With a recession likely at some point, we’re going to focus our attention today on recession-resistant dividend stocks.
With all the talk of a “soft landing” or even “no landing”—the nightmare inflation scenario in which the economy keeps humming—we contrarians are going to take a step back. And respect the yield curve.
In a normal economy, longer-dated bonds would pay more than shorter-dated issues. After all, more time, more things that can go wrong. Which is why you and I are smartly prepping for a recession, regardless of what the latest financial narrative is.
The 10-year Treasury bond has paid less than its 2-year cousin for many months and counting. This is reason enough for us income investors to be cautious!
Our recession hack? Low-volatility dividend stocks.
“Low vol” is an industry buzzword during scary times. And for good reason—it works. Let’s take the 2022-23 bear as an example. A low vol basket has done much “less bad” than the broader stock market.
How do we find low-volatility stocks? Well, we look for low “beta,” which is how much (or how little!) an investment moves compared to some benchmark. So naturally, with stocks, beta usually measures a stock’s movement against the S&P 500.
For example: Let’s say a stock has a beta of 0.75. That means, broadly speaking, when the S&P 500 drops by 1% in a day, the stock will probably only drop by 0.75%. It hardly ever works out that perfectly on a daily basis, but over time, lower-beta stocks typically have much calmer stock movement.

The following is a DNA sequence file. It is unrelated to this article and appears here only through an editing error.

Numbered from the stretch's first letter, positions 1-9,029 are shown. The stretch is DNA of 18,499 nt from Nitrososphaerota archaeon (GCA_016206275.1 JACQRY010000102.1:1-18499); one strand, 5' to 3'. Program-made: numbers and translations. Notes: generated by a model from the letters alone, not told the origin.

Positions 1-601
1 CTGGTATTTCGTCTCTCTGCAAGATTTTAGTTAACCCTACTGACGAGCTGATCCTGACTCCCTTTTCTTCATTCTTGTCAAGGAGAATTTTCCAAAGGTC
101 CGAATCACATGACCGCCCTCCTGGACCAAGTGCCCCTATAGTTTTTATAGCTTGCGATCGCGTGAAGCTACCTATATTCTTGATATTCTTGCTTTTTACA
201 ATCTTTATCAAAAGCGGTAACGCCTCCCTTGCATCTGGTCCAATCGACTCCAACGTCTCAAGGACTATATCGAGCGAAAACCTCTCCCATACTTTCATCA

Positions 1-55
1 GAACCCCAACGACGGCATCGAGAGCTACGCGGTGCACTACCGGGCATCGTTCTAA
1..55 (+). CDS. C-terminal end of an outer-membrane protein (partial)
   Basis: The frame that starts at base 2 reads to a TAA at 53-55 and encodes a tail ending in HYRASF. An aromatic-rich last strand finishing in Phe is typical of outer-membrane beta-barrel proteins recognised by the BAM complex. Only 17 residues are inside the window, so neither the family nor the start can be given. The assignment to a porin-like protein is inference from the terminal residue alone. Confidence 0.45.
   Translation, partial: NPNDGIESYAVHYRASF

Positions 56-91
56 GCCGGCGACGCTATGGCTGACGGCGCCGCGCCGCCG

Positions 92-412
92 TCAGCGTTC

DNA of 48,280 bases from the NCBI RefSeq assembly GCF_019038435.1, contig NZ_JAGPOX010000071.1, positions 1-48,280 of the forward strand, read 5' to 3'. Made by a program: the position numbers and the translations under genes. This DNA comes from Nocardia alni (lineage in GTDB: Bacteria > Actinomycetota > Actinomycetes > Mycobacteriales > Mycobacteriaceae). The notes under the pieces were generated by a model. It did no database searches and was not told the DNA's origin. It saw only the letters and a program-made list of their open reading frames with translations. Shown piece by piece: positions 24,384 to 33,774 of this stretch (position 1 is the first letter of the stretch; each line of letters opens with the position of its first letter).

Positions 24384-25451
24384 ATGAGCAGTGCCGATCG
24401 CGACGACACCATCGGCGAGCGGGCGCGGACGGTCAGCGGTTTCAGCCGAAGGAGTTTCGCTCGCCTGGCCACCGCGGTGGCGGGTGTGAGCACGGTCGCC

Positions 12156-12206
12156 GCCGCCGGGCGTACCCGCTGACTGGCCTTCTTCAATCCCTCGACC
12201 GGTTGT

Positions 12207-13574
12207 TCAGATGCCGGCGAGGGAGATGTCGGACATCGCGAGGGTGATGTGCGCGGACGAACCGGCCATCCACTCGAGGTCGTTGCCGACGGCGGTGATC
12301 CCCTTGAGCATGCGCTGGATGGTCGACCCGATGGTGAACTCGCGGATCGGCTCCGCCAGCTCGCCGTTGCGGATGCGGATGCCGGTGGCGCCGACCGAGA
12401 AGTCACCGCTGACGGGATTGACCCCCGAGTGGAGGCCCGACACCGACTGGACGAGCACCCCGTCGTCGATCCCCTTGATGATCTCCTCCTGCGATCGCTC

Let’s chat about seven secure payers that yield 4.4% to 6.3% and move less than the broader market.
Few things say “low-volatility” and “recession-resistant” more than utility stocks, which can keep on humming because what they serve—electricity, natural gas, and water—are the bare necessities of life.
Three utility players check off a lot of boxes at the moment:
- OGE Energy (OGE, 4.5% yield) should be a familiar name if you’re a regular reader. OGE recently merged its midstream business with Energy Transfer LP (ET) to become a pure-play electric utility; its OG&E (Oklahoma Gas & Electric) subsidiary currently serves roughly 900,000 customers across Oklahoma and Arkansas. Simply put: It’s a well-managed company that keeps costs down and dividends up. It’s a smooth operator, too, with one-year (0.63) and five-year (0.67) betas that suggest the stock is roughly a third less volatile than the broader market. Sadly, like the last time I covered OGE, the stock remains prohibitively expensive.
- Pinnacle West Capital (PNW, 4.7% yield) might sound like a business development company (BDC), but it’s actually an electric utility that serves nearly 1.3 million Arizona customers via its Arizona Public Service and Bright Canyon Energy subsidiaries. In addition to a high yield, it has a one-year (short-term) beta of 0.70, and a five-year (long-term) beta of just 0.43—the latter means that over the past five years, PNW has been less than half as volatile as the broader market! Not bad. But it’s still mired by a regulatory action from a couple of years ago; the utility actually posted a 21-cent-per-share loss in the most recent quarter.
- NorthWestern Corporation (NWE, 4.4% yield) reflects a growing trend in the utility space in that it’s heavy in clean energy. NWE says 44% of the energy it provides for South Dakota comes from wind projects, and 59% of its generation in Montana is from carbon-free sources. (It also powers parts of Nebraska.) Again, you can’t ask for a steadier stock, given one- and five-year betas of 0.45 and 0.46, respectively. But it’s priced for perfection, at a price/growth-to-earnings ratio of 4 (where anything above 1 is considered overpriced). Clearly, investors have already piled into the stock seeking safety.